During the course of the study, the mean ±SD reduction in IOP in the medication group was 22.5 percent ±9.9 percent. The IOP declined by 4.0 percent ± 11.6 percent in the observation group. At 60 months, the cumulative probability of developing POAG was 4.4 percent in the medication group and 9.5 percent in the observation group. There was little evidence of increased systemic or ocular risk associated with ocular hypotensive medication.

Topical ocular hypotensive medication was effective in delaying or preventing onset of POAG in individuals with elevated IOP. Although this does not imply that all patients with borderline or elevated IOP should receive medication, clinicians should consider initiating treatment for individuals with ocular hypertension who are at moderate or high risk for developing POAG.

Publications

Higginbotham EJ, Gordon MO, Beise JA, Drake MV, Bennett GR, Wilson MR, Kass MA, for the Ocular Hypertension Treatment Study Group: The Hypertension Treatment Study: Topical medication delays or prevents primary open-angle glaucoma in African American individuals. Ophthalmology 122: 813-820, 2004.

Palmerg P: Answers from the Ocular Hypertension Treatment Study (editorial). Arch Ophthalmol 120: 829-830, 2002.

Kass MA, Heuer DK, Higginbotham EJ, Johnson CA, Keltner JL, Miler JP, Parrish II RK, Wilson MR, Gordon MO, for the Ocular Hypertension Treatment Study Group: The Ocular Hypertension Treatment Study: A Randomized Trial Determines that Topical Ocular Hypotensive Medication Delays or Prevents the Onset of Primary Open-Angle Glaucoma. Arch Ophthalmol 120: 701-713, 2002.

Gordon MO, Beiser JA, Brandt JD, Heuer DK, Higginbotham EJ, Johnson CA, Keltner JL, Miller JP, Parrish II RK, Wilson MR, Kass MA, for the Ocular Hypertension Treatment Study Group: The Ocular Hypertension Treatment Study: Baseline Factors that Predict the Onset of Primary Open-Angle Glaucoma. Arch Ophthalmol 120: 714-720, 2002.

Keltner JL, Johnson CA, Quigg JM, Cello KE, Kass MA, Gordon MO, for the Ocular Hypertension Treatment Study Group: Confirmation of visual field abnormalities in the Ocular Hypertension Treatment Study . Arch Ophthalmol 118: 1187-1194, 2000.

Kass MA: The Ocular Hypertension Treatment Study. J Glaucoma 3: 97-100, 1994.


Clinical Centers

  
Atlanta
Eye Physicians and Surgeons
Decatur, GA

California
Jules Stein Eye Institute
University of California, Los Angeles
Los Angeles, CA

Charles R. Drew University
Los Angeles, CA

University of California, Davis
Department of Ophthalmology
Sacramento, CA

University of California, San Diego
Department of Ophthalmology
La Jolla, CA

University of California, San Francisco
Department of Ophthalmology
San Francisco, CA

District of Columbia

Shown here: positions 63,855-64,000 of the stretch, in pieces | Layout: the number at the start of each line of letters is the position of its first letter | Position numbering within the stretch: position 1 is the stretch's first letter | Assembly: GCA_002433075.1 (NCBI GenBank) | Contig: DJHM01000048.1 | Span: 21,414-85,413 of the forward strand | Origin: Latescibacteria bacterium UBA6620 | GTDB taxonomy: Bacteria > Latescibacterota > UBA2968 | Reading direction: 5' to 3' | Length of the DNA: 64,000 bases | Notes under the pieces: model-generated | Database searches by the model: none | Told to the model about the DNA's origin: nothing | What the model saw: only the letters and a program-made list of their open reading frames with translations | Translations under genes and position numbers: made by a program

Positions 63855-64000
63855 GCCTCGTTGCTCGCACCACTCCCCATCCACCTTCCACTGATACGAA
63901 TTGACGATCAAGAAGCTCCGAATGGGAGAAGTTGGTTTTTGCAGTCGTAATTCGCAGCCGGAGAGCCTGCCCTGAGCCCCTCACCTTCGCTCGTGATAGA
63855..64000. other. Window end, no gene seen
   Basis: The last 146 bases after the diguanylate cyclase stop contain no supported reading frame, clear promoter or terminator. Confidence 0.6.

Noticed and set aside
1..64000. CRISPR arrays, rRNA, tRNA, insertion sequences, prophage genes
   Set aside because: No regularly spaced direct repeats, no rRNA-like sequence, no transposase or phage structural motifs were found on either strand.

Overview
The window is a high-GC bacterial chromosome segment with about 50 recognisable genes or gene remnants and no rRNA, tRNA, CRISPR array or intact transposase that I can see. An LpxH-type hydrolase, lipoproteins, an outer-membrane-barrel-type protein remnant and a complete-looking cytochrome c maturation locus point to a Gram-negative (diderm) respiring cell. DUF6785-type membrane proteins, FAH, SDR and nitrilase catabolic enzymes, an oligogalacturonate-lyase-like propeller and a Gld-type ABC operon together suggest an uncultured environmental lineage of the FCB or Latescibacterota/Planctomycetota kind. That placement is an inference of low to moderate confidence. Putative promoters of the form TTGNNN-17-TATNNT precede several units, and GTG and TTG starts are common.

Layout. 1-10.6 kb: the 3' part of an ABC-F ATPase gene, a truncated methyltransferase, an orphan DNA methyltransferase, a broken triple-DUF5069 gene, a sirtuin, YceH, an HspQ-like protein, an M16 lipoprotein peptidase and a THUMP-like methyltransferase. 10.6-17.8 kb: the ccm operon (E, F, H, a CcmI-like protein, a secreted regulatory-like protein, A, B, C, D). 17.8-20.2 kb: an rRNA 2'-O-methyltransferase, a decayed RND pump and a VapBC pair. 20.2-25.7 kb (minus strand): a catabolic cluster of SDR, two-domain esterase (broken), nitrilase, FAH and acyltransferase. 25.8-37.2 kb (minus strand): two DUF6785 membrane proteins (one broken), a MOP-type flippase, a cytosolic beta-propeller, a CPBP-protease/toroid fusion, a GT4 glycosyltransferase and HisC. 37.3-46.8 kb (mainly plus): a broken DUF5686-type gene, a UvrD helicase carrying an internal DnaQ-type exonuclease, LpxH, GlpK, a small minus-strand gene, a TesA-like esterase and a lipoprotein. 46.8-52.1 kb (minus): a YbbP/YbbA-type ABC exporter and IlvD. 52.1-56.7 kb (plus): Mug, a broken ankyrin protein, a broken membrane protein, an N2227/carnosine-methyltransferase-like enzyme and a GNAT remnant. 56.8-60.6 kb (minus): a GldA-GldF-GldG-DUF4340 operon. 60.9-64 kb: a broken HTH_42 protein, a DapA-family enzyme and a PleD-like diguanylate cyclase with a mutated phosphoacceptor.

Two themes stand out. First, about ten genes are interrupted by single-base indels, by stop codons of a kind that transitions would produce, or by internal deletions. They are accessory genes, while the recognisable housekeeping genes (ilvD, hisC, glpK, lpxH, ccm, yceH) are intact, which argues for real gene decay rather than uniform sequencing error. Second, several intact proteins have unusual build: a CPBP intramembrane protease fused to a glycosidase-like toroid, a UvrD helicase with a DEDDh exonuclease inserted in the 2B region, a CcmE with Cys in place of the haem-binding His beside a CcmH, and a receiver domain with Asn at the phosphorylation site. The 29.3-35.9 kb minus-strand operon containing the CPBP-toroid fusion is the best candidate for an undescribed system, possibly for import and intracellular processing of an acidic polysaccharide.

Washington Hospital Center Eye Clinic
Washington, DC

District of Columbia
Washington Eye Physicians and Surgeons
Washington, DC

University of Ophthalmic Consultants of Washington
Washington, DC

Eye Associates of Washington, DC
Washington, DC

Florida
Bascom Palmer Eye Institute
University of Miami School of Medicine
Miami, FL

Georgia
Eye Consultants of Atlanta
Atlanta, GA

Emory University Eye Center
Atlanta, GA

Kentucky
University of Louisville
Department of Ophthalmology
Louisville, KY

Maryland
Krieger Eye Institute
Baltimore, MD

The Johns Hopkins Medical Institutions
Department of Ophthalmology
Baltimore, MD

University of Maryland
Department of Ophthalmology
Baltimore, MD

Michigan
Great Lakes Ophthalmology
Saginaw, MI

Henry Ford Medical Center
Troy, MI

Henry Ford Medical Center
Dearborn, MI

Henry Ford Medical Center
Department of Ophthalmology
Detroit, MI

University of Michigan
W.K. Kellogg Eye Center
Ann Arbor, MI

Kresge Eye Institute
Wayne State University
Detroit, MI

Minnesota
Mayo Clinic/Foundation
Department of Ophthalmology
Rochester, MN

Missouri
Washington University School of Medicine
Department of Ophthalmology and Visual Sciences
St. Louis, MO

New York
The New York Eye and Ear Infirmary
New York, NY

Ohio
Ophthalmic Surgeons and Consultants
Columbus, OH

Ohio State University
Department of Ophthalmology
Columbus, OH

University Suburban Health Center
South Euclid, OH

Oregon
Devers Eye Institute
Legacy Portland Hospitals
Portland, OR

Pennsylvania
MCP/Hahnemann University
Philadelphia, PA

Pennsylvania College of Optometry
Philadelphia, PA

Scheie Eye Institute
University of Pennsylvania
Philadelphia, PA

Texas
Cullen Eye Institute
Baylor College of Medicine
Houston, TX

Resource Centers

  
Chairman's Office
Michael A. Kass, M.D.
Washington University
Department of Ophthalmology and Visual Sciences
660 South Euclid, Campus Box 8096
St. Louis, MO 63110
Telephone: (314) 362-5713
Fax: (314) 362-3725

Data Coordinating Center
Mae O. Gordon, Ph.D.
Washington University
Department of Ophthalmology and Visual Sciences
Division of Biostatistics
660 South Euclid, Campus Box 8203
St. Louis, MO 63110
Telephone: (314) 362-3716
Fax: (314) 362-0231

OHTS Website
http://www.vrcc.wustl.edu/vrcc/ohtstest.htm

Optic Disc Reading Center
Richard K. Parrish, II, M.D.
University of Miami
McKnight Vision Research Center
5th Floor
1638 NW 10th Avenue
Miami, FL 33136-1015
Telephone: (305) 326-6385

Vice Study Chair
Dale K. Heuer, M.D.
Medical College of Wisconsin
Department of Ophthalmology
925 North 87th Street
Milwaukee, WI 53226-4812
Telephone: (414) 456-7915

Eve J. Higginbotham, M.D.
Maryland Center for Eye Care
Department of Ophthalmology
419 West Redwood, Room 580
Baltimore, MD 21201
Telephone: (410) 328-5929

Richard K. Parrish, II, M.D.
University of Miami
McKnight Vision Research Center
5th Floor
1638 NW 10th Avenue
Miami, FL 33136
Telephone: (305) 326-6389

Visual Field Reading Center
John L. Keltner, M.D.
University of California, Davis
Department of Ophthalmology
4860 Y Street, Suite 2400
Sacramento, CA 95817

NEI Representative

  
Donald F. Everett, M.A.
National Eye Institute
National Institutes of Health
Suite 1300
5635 Fishers Lane MSC 9300
Bethesda, MD 20892-9300
Telephone: (301) 451-2020
E-mail: deverett@nei.nih.gov

Last Updated: 6/14/2004

Last Updated: 6/14/2004

Last Updated: 6/14/2004